Guide to visas and ESTA for travelling to the USA

No need for a visa if you hold one of these

To travel to the land of the free and home of the brave, i.e. the USA, there are a few things you must know and do before you go. The first is that you need a visa. Or at the very least you need an ESTA (Electronic System for Travel Authorization). Even this doesn’t guarantee you entry into the country, the immigration officials decide that when you arrive.

No need for a visa if you hold one of these


If you’re travelling as a tourist, the ESTA aka the Visa Waiver Programme, is your first port of call. The Visa Waiver Programme has been designed to cut down on the time and stress of applying for a full visa for those who want to visit the USA. At one time, everyone who wanted to travel there had to have a visa, but now, those from designated ‘low-risk’ countries with important business or tourism links, who are visiting for business or pleasure do not need a physical paper visa.

ESTA Eligibility

To meet the conditions of an ESTA, you must:

  • be a full citizen of one of the 36 countries in the visa waiver programme. Among these countries are the UK, Australia, France, Germany and Italy, as well as Japan, Singapore, South Korea and the Netherlands.
  • hold a machine readable photo passport;
  • have a return or onward bound ticket;
  • only be visiting for 90 days or less and
  • not hold a US Visitor Visa already.

Application can be done online and must be done at least 72 hours before travel. It costs $14 to apply directly from the Customs and Border Protection website, but you can also apply for a visa for America through a service for a fraction more which can give you more help and support.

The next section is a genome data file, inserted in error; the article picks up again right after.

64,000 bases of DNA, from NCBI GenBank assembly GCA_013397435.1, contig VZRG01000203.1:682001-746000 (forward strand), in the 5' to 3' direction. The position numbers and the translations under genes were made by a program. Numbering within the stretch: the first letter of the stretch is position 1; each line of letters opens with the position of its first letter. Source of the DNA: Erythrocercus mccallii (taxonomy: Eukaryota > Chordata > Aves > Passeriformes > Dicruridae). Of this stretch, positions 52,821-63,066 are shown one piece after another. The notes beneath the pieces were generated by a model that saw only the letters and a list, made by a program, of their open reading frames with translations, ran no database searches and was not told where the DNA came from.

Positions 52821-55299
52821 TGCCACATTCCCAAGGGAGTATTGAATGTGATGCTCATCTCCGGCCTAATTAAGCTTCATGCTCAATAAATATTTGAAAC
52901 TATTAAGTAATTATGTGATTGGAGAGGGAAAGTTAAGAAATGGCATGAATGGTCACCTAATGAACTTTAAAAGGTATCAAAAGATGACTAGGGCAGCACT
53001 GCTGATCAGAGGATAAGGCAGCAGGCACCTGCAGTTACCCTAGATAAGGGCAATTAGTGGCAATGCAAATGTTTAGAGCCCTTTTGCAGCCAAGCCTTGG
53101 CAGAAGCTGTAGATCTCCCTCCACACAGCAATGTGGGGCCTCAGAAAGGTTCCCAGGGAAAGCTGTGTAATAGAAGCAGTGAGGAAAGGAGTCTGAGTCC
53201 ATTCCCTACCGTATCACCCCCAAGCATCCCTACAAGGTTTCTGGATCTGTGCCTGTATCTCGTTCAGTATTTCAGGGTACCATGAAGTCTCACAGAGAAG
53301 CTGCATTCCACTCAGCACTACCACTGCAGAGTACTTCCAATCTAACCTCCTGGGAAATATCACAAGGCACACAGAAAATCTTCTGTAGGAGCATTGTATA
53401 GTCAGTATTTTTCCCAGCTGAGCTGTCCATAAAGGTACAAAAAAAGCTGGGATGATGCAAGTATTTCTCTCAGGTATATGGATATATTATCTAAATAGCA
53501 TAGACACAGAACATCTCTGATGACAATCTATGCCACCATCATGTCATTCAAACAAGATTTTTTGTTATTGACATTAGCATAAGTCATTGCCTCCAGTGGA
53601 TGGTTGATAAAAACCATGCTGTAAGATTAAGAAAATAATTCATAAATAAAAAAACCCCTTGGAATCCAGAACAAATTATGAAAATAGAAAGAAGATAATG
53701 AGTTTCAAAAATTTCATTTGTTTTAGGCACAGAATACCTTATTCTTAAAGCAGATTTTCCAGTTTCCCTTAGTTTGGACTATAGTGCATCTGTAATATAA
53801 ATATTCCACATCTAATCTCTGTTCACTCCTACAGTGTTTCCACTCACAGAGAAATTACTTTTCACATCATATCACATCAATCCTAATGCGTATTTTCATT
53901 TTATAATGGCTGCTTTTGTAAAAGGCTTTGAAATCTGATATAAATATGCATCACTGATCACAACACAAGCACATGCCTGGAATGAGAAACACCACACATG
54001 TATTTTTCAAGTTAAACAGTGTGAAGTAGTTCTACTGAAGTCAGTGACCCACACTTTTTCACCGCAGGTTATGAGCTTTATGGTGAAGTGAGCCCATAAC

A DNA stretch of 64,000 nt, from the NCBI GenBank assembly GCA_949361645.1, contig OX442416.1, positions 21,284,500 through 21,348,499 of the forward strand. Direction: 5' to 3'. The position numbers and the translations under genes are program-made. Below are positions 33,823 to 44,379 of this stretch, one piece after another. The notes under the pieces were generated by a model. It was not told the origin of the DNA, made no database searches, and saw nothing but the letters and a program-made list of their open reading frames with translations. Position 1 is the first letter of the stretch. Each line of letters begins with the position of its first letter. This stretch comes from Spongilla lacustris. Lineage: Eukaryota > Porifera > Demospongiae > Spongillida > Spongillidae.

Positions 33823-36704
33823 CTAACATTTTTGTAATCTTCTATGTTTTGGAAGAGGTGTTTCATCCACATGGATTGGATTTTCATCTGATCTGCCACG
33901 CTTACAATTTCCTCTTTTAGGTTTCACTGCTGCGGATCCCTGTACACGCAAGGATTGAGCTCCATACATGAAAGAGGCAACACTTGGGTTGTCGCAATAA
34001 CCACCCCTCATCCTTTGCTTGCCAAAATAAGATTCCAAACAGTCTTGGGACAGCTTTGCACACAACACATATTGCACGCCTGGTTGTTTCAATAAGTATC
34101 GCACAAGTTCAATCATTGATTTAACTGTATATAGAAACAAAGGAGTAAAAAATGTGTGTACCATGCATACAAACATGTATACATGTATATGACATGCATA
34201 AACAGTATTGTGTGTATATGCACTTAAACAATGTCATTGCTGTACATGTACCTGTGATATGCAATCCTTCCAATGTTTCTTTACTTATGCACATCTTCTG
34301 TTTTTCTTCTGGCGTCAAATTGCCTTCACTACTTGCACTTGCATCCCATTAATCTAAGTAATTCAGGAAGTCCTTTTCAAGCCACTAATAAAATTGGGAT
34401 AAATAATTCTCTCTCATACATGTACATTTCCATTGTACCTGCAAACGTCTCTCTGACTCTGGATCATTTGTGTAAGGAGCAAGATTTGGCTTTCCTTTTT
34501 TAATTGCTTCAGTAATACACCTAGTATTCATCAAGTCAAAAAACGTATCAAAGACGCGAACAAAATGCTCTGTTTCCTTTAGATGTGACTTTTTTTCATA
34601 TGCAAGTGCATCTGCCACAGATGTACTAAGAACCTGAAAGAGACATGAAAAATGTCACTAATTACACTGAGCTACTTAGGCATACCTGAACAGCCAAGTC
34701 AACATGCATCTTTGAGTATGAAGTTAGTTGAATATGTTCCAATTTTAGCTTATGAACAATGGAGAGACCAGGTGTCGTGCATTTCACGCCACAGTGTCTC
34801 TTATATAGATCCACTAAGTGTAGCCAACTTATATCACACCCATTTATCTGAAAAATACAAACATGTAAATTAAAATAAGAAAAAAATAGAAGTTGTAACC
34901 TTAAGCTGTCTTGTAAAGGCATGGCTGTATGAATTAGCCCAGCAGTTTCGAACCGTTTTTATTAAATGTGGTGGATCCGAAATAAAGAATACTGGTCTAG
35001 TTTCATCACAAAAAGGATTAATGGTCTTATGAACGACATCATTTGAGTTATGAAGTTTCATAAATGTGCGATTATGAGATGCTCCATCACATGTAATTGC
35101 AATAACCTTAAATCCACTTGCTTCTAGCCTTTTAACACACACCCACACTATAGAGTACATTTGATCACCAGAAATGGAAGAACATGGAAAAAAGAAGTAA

Visas for Longer Stay or For Countries Outside The VWP

For those that hold residency from outside the Visa Waver Programme, or for those that need a visa to be able to stay up to six months, you will a non-immigrant visa; either need a B1 or a B2 American Tourist Visa. These are paper visas, and to qualify you must hold a valid passport; intend to return to your country of residence once the visa expires; be able to support yourself financially during your stay in the United States; and be of good character.
You can also apply for business visas (to engage in professional or commercial undertakings as long as it doesn’t end in financial compensation- non-immigrant), work (to earn money in America, both temporary and permanent), student (to engage n study), and family (for family of American citizens to join them in permanent residency) visas that can give the opportunity to live in America. There are many more types of visas like the famous green card. These types of visas are harder to qualify and require more evidence and testing than tourist visas or ESTAs do, so you must apply for them with much more time in hand before you want to travel.


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